NEW YORK, June 10 (Reuters) - A former partner at accounting firm BDO Seidman was sentenced to three months in prison Tuesday after admitting to participating in a massive tax shelter scheme that defrauded the U.S. government.
Robert Greisman, 63, was the third one-time BDO partner to be sentenced by U.S. District Judge William Pauley in Manhattan this week for a tax shelter conspiracy involving their firm and the law firm Jenkens & Gilchrist.
Greisman pleaded guilty to conspiracy, tax evasion and Internal Revenue Service obstruction charges in 2009. Four other BDO partners or employees had also pleaded guilty in the case.
BDO USA, as the accounting firm is now known, agreed in June 2012 to pay $50 million to resolve related government claims through a deferred prosecution agreement.
Greisman had sought probation after agreeing to cooperate with authorities, an argument also used by Charles Bee and Adrian Dicker, two former BDO vice chairmen.
But Pauley said jail was required in light of the "breathtaking" fraud, which caused the United States to lose $1.5 billion in tax revenue. He issued prison terms of 1-1/3 years for Bee and 10 months for Dicker on Monday.
"The rule of law demands punishment be meted out here," Pauley said.
Greisman's jail term will be followed by three years of probation, including six months of home confinement. He was also ordered, together with other co-conspirators, to make more than $69 million in restitution to the Internal Revenue Service.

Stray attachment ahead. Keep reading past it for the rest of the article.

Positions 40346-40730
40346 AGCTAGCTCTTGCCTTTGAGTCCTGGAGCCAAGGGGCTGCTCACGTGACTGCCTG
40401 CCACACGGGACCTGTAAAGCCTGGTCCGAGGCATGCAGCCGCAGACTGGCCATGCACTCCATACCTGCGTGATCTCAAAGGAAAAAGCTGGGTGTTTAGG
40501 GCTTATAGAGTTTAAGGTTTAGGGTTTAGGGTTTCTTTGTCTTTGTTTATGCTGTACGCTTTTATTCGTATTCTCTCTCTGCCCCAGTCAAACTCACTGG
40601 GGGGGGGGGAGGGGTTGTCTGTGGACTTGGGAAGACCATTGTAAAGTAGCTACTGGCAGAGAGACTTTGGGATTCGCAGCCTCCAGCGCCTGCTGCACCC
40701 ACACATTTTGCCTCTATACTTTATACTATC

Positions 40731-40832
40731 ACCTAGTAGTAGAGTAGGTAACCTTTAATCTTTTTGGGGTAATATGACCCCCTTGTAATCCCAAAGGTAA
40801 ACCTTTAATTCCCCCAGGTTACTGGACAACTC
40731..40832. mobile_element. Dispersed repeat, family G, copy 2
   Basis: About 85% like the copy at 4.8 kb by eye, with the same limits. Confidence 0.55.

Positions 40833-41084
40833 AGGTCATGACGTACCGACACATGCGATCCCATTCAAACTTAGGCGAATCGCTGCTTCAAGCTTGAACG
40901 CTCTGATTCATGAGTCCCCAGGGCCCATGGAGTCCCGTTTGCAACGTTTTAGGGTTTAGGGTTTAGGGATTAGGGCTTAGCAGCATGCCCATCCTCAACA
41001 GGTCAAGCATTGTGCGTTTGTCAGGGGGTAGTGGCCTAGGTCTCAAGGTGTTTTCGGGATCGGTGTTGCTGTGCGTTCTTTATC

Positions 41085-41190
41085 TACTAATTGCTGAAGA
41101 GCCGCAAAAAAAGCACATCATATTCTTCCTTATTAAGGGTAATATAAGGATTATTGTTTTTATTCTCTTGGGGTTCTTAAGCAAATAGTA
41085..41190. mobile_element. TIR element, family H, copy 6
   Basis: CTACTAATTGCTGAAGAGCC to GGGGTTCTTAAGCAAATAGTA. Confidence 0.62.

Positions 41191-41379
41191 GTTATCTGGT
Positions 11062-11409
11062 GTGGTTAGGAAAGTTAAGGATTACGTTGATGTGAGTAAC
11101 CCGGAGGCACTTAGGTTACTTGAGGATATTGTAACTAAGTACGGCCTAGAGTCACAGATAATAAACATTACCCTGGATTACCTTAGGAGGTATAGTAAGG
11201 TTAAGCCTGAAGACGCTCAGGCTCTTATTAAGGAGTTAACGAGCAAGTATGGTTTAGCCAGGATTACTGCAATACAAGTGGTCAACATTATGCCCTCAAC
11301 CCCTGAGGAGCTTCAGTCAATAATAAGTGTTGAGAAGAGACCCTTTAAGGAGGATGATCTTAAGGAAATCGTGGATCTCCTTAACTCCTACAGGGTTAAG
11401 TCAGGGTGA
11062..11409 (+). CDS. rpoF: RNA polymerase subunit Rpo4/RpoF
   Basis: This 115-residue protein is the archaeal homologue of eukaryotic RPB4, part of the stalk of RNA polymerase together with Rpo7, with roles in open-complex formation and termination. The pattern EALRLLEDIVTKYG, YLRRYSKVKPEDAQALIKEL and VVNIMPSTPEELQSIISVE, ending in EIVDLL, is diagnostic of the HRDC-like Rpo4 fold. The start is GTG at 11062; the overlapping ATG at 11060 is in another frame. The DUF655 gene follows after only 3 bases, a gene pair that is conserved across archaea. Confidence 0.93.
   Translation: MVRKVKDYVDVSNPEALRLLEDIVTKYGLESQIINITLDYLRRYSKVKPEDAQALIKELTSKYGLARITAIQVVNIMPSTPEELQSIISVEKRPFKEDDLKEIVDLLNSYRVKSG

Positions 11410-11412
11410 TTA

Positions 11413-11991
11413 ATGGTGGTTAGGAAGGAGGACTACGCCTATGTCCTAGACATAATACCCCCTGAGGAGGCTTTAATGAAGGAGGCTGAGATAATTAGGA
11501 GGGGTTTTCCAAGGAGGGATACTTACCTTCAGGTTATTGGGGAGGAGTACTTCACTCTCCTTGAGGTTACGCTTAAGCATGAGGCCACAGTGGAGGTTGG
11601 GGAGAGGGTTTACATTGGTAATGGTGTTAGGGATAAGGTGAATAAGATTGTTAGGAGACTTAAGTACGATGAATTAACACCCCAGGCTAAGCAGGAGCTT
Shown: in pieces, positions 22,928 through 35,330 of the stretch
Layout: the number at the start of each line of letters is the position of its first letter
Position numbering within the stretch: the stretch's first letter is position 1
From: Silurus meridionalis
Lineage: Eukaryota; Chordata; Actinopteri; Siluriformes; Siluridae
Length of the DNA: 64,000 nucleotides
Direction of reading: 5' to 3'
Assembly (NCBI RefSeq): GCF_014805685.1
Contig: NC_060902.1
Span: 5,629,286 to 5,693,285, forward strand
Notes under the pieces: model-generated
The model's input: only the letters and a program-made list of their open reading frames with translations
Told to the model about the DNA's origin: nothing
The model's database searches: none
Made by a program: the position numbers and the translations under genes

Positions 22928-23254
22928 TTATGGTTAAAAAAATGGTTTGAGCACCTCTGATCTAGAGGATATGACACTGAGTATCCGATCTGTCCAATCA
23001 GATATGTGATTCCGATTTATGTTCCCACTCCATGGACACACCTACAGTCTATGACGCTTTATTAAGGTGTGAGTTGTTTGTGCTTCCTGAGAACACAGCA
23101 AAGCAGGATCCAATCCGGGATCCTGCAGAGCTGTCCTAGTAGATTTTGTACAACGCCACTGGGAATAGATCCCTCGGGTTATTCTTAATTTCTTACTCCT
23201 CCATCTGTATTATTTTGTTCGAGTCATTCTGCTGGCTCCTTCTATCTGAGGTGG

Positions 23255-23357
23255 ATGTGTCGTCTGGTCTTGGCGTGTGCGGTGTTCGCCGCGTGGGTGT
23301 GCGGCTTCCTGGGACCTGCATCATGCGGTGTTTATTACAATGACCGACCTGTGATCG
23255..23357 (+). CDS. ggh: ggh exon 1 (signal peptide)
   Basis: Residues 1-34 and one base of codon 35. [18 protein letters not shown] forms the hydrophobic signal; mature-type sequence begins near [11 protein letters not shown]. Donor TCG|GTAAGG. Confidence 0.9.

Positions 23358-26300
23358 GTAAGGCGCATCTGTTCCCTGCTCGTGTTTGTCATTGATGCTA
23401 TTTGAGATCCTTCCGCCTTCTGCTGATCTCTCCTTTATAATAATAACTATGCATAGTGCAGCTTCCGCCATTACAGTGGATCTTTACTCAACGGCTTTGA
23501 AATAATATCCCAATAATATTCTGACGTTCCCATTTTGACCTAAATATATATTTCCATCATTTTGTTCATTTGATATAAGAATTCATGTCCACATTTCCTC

"My regret is ever-present in my mind each and every day," Greisman told Pauley on Tuesday.
Prosecutors said Greisman, who worked in BDO's Chicago office from 1998 to 2004, had designed, marketed and implemented fraudulent tax shelters with Jenkens & Gilchrist.
The government said he was the primary contact at BDO for two Jenkens partners, Paul Daugerdas and Donna Guerin, as well as David Parse, then a Deutsche Bank AG broker who prosecutors said participated in the scheme.
Greisman testified in 2011 in a trial against Daugerdas, Guerin and Parse as well as Denis Field, BDO's former chief executive officer, and another Deutsche broker, Raymond Brubaker. Brubaker was acquitted, while the other four were convicted.
Parse was sentenced in 2013 to 3-1/2 years in prison, while Daugerdas, Guerin and Field won a retrial. Guerin pleaded guilty to conspiracy and tax evasion charges ahead of the second trial and was sentenced last year to eight years in prison.
At the retrial, a jury acquitted Field in October while convicting Daugerdas on seven of 16 counts he faced, including conspiracy, tax evasion and mail fraud.
Daugerdas is scheduled for sentencing on June 25. In a court filing Monday, his lawyers argued against a 20-year prison sentenced recommended by the court's probation department, asking Pauley to instead impose no more than 2-1/2 years in jail.
The case is U.S. v. Daugerdas, U.S. District Court, Southern District of New York, No. 09-cr-00581. (Reporting by Nate Raymond in New York; Editing by Lisa Von Ahn)